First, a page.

The Rio Grande in Colorado’s San Luis Valley

Headwater Streams in the Rio Grande and Gila River Watersheds to Benefit from Nearly $600,000 in Restoration Grants

Public-private partnership awards grants to conserve headwaters species and their habitats in two Southwestern watersheds

The Rio Grande in Colorado’s San Luis Valley

WASHINGTON, D.C. (February 16, 2021) – The National Fish and Wildlife Foundation (NFWF) today announced more than $584,000 in grants to restore, protect and enhance aquatic and riparian species of conservation concern and their habitats in the headwaters of the Rio Grande and Gila River watersheds. The five grants will generate more than $980,000 in matching contributions for a total conservation impact of $1.56 million.

The grants were awarded through the Southwest Rivers Program, a partnership between NFWF and the U.S. Forest Service, the U.S. Fish and Wildlife Service, and the Trinchera Blanca Foundation, an affiliate of The Moore Charitable Foundation, founded by Louis Bacon.

“Headwater streams in the Southwest are critical to not only support native fish and wildlife, but also to storing water that can support downstream communities and farms during dry spells,” said Jeff Trandahl, executive director and CEO of NFWF. “These projects will restore streams and meadows that provide essential habitat for native fish like Gila trout and Rio Grande chub and also address watershed impacts from forest fire and drought.”

The projects supported by the five grants announced today will address two key strategies for species and habitat restoration in headwaters streams of the Rio Grande and Gila River: 1) increasing water availability for species and their habitats; and 2) riparian and instream habitat restoration and enhancement. Grant recipients include:

  • Santa Clara Pueblo, to restore vital Rio Grande cutthroat trout habitat in Santa Clara Creek in New Mexico, an area severely impacted by the 2011 Las Conchas Fire.
  • Colorado Parks and Wildlife, to enhance habitat and exclude nonnative fish to benefit Rio Grande sucker and Rio Grande chub in historically occupied habitat at McIntire Spring in Colorado.
  • Rio Grande Return, to stabilize and enhance the aquatic and riparian habitats native to Polvadera Creek in New Mexico.
  • USDA Forest Service - Gila National Forest, to restore stream morphology and function in Willow Creek in New Mexico to benefit Gila trout.
  • The Nature Conservancy, to construct a permanent, fish-friendly diversion structure that will replace an existing push-up diversion at the upper end of the Cliff-Gila Valley in New Mexico.

“We are proud to support the critical headwater stream restoration efforts underway in the Rio Grande and Gila River Watersheds in conjunction with NFWF,” said Louis Bacon, chairman of The Moore Charitable Foundation and its local affiliate, Trinchera Blanca Foundation. “Thanks to this important conservation partnership, these grants will fund important projects to stabilize and enhance native species and habitats.”

The Southwest Rivers Program was launched in 2018 to fund projects that improve stream corridors, riparian systems and associated habitats from headwaters to mainstem rivers in the Southwest. Through the Southwest Rivers Headwaters funding opportunity, the program funds projects that produce measurable outcomes for species of conservation concern in the riparian corridors of the headwaters region of the Rio Grande. In 2020, the funding opportunity included a pilot focal area of increasing interest in the Gila River Watershed.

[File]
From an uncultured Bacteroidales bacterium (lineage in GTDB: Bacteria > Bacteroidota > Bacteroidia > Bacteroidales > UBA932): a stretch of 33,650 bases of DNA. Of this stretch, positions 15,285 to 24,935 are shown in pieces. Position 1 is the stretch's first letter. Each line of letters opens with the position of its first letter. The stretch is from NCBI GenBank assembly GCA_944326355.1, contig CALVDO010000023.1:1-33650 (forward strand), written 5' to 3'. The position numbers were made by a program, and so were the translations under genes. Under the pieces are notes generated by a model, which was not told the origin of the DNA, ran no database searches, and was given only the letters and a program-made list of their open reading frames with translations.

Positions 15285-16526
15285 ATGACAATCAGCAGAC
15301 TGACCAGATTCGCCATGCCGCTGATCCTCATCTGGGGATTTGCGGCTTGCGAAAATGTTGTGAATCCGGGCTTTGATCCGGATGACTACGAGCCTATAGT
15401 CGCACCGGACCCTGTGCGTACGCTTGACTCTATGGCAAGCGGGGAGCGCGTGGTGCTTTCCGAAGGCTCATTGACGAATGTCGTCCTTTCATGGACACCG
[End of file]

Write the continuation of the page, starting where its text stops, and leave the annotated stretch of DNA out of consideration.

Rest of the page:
More about the 2020 grants made through the Headwaters focal area of the Southwest Rivers Program is available here.    

About the National Fish and Wildlife Foundation
Chartered by Congress in 1984, the National Fish and Wildlife Foundation (NFWF) protects and restores the nation’s fish, wildlife, plants and habitats. Working with federal, corporate and individual partners, NFWF has funded more than 5,000 organizations and generated a total conservation impact of $6.1 billion. Learn more at

About The Trinchera Blanca Foundation
The Trinchera Blanca Foundation, the Colorado affiliate of The Moore Charitable Foundation, founded by Louis Bacon in 1992, supports organizations committed to protecting land, water and wildlife habitat in Colorado’s San Luis Valley. The Trinchera Blanca Foundation also supports community programs dedicated to improving quality of life in the surrounding region. Learn more at

About the U.S. Fish and Wildlife Service 
The mission of the U.S. Fish and Wildlife Service is to work with others to conserve, protect and enhance fish, wildlife, plants and their habitats for the continuing benefit of the American people. We are both a leader and trusted partner in fish and wildlife conservation, known for our scientific excellence, stewardship of lands and natural resources, dedicated professionals, and commitment to public service. For more information on our work and the people who make it happen, visit

About the USDA Forest Service 
The mission of the Forest Service, an agency of the U.S. Department of Agriculture, is to sustain the health, diversity and productivity of the nation’s forests and grasslands to meet the needs of present and future generations. The agency manages 193 million acres of public land, provides assistance to state and private landowners, and maintains the largest forestry research organization in the world. Public lands the Forest Service manages contribute more than $13 billion to the economy each year through visitor spending alone. Those same lands provide 20 percent of the nation’s clean water supply, a value estimated at $7.2 billion per year. The agency also has either a direct or indirect role in stewardship of about 80 percent of the 850 million forested acres within the U.S., of which 100 million acres are urban forests where most Americans live.


Rob Blumenthal, 202-857-0166,